Goodnight Mommy is one of those movies that is nearly impossible to write about without spoiling something. Even choosing which words to use to describe the characters might be considered loaded, because of the way this intimate Austrian shocker is constantly shifting sympathies. It's a complicated movie that evokes complicated reactions. It's impressive, gruesome, and a little unsatisfying.
Elias and Lukas Schwarz play young twins who have been moved out to a vacation rental in the country while their mother (Susanne Wuest) recuperates from surgery and the family deals with the aftermath of dual shocks: a divorce and an accident. When their mother returns, her head bandaged and her temper at its most sensitive, the boys become suspicious of her true identity and conspire to unravel the truth.
Like last year's The Babadook, Goodnight Mommy mines some potent chills from the often unspoken complexities of feeling that can exist between children and mothers — especially while enduring stressful experiences — and adds the always compelling concept of twin psychology. Writing & directing team Severin Fiala & Veronika Franz take a deceptively sleepy & minimalist approach that gradually unfolds into a finale of excruciating tension.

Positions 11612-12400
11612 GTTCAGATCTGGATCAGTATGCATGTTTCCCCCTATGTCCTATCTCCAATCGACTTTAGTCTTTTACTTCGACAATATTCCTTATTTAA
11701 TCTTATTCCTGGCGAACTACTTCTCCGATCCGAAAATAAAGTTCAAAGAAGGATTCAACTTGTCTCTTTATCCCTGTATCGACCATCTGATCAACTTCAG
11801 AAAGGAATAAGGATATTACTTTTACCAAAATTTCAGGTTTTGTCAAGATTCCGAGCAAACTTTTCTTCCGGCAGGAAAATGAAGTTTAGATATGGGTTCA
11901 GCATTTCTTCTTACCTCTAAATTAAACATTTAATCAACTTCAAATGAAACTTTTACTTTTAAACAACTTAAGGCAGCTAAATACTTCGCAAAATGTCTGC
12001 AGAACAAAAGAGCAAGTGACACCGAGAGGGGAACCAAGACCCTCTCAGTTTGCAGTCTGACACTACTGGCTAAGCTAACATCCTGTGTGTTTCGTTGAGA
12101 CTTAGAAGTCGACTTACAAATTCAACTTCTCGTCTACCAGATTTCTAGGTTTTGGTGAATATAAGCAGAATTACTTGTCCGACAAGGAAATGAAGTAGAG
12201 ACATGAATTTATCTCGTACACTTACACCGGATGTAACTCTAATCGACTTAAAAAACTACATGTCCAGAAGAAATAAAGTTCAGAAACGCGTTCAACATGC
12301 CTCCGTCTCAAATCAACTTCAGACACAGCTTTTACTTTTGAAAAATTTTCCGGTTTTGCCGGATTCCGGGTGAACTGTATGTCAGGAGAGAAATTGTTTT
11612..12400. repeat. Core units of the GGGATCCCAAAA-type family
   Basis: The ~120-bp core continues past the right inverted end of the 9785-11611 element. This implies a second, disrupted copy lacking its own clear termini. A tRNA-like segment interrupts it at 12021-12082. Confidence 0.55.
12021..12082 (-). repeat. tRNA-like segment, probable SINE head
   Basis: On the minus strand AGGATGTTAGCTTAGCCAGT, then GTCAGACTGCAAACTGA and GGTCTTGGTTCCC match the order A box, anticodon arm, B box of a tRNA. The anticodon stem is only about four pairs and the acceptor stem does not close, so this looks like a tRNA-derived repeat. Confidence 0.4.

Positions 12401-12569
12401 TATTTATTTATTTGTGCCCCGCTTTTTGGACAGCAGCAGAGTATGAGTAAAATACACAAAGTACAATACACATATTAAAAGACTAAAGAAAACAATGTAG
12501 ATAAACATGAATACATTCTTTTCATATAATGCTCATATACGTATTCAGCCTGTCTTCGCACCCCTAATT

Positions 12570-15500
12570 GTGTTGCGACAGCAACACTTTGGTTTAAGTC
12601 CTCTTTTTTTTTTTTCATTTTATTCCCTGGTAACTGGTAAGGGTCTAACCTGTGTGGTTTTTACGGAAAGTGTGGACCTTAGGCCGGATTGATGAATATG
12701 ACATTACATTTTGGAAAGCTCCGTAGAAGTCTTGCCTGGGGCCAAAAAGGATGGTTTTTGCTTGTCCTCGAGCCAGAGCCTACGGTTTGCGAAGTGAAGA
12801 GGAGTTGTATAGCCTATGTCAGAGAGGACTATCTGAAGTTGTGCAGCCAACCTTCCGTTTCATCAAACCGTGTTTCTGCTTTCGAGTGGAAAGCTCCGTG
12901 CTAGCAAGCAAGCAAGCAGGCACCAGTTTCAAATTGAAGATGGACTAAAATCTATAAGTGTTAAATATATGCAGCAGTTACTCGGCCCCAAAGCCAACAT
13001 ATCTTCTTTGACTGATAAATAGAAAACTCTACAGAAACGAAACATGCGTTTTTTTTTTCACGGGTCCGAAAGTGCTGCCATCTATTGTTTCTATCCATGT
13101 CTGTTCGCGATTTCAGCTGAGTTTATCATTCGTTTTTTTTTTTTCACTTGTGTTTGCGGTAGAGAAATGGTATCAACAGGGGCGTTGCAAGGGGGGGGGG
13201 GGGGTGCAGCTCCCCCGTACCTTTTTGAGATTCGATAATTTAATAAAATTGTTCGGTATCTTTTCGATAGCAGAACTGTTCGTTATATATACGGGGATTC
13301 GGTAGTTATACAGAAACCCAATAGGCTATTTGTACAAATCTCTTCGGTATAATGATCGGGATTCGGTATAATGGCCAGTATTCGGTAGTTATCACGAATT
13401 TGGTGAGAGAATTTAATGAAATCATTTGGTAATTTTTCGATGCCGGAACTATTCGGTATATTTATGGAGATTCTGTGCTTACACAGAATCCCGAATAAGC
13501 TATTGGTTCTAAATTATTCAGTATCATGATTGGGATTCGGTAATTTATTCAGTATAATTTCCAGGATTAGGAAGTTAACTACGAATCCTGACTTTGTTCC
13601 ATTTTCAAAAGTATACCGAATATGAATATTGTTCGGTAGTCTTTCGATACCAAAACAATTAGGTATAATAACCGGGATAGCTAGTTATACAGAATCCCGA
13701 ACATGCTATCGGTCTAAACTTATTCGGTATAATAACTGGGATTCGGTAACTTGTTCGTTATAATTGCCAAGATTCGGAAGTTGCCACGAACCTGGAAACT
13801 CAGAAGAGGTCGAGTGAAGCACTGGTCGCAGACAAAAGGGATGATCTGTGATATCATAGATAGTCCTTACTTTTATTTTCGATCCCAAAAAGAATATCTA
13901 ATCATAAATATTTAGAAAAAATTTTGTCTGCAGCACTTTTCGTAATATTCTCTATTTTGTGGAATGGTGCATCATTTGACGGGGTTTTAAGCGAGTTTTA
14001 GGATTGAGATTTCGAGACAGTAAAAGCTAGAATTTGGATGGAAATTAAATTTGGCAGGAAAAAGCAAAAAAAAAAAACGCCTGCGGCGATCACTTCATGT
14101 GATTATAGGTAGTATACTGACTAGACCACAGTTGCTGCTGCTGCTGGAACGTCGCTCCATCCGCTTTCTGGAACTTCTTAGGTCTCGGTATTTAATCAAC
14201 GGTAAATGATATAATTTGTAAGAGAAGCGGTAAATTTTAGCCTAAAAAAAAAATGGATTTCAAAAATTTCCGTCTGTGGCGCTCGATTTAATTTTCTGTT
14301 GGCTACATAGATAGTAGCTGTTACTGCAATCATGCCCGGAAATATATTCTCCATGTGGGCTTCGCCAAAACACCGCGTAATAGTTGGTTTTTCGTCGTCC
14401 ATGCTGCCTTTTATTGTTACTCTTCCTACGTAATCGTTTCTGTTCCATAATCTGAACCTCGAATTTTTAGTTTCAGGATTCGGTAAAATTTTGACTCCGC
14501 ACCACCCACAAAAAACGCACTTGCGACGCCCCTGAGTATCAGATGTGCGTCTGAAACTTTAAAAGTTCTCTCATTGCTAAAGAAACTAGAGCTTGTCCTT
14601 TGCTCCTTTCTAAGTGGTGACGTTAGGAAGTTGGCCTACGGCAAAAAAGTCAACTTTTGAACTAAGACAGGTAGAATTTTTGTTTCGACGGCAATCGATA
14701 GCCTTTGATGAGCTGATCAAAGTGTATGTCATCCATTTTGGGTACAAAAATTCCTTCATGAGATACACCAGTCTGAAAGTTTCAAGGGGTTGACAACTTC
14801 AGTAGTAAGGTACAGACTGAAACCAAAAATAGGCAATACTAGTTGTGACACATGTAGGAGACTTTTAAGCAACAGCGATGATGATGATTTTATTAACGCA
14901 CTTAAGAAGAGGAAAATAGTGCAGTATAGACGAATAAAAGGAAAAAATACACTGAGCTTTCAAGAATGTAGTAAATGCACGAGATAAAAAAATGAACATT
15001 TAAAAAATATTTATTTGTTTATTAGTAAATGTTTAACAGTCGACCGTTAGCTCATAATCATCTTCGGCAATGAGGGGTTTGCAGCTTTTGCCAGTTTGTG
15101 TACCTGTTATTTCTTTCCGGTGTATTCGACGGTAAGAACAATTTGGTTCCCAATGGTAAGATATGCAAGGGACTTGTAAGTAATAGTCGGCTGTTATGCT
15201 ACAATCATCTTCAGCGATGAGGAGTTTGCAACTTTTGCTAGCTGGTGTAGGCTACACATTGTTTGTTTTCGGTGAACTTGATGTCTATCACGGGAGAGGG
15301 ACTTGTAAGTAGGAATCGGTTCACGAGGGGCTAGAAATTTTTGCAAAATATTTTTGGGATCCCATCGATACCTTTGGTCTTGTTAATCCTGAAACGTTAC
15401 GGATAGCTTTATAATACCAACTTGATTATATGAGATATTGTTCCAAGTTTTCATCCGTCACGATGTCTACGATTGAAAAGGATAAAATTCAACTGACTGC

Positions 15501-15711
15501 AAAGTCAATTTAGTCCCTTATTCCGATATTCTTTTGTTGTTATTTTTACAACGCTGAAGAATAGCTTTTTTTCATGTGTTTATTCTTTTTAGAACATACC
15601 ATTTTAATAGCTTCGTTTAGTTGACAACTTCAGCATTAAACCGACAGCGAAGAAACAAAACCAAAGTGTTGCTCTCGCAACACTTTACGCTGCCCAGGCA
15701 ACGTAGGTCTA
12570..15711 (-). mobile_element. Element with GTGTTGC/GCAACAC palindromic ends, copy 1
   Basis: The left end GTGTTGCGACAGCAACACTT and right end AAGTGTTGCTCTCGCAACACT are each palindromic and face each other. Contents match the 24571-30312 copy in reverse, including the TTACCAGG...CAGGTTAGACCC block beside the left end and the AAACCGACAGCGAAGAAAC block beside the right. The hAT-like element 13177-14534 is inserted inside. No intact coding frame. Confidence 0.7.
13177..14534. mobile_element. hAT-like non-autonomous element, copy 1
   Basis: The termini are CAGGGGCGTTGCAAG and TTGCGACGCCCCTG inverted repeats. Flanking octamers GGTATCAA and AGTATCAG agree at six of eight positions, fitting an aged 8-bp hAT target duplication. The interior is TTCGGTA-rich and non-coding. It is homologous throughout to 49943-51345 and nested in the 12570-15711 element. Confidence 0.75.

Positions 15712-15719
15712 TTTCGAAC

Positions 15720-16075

Technically, Goodnight Mommy is considerably accomplished and effective, but as an art film that requires a fair amount of mental reconstruction rather than a straight-forward piece of shlocky exploitation, it ultimately feels a bit empty with a too-easy final shot that fails to satisfy its previously ambitious reach. Perhaps unfairly, I can't help but compare Goodnight Mommy to a movie with a similar plot that I raved about last Octoblur. That movie left me emotionally exhausted. I didn't have the same powerful reaction to this much colder film, but I suspect it will reward repeated viewings and I may have a different reaction to it if I can muster the nerve to watch it a second time.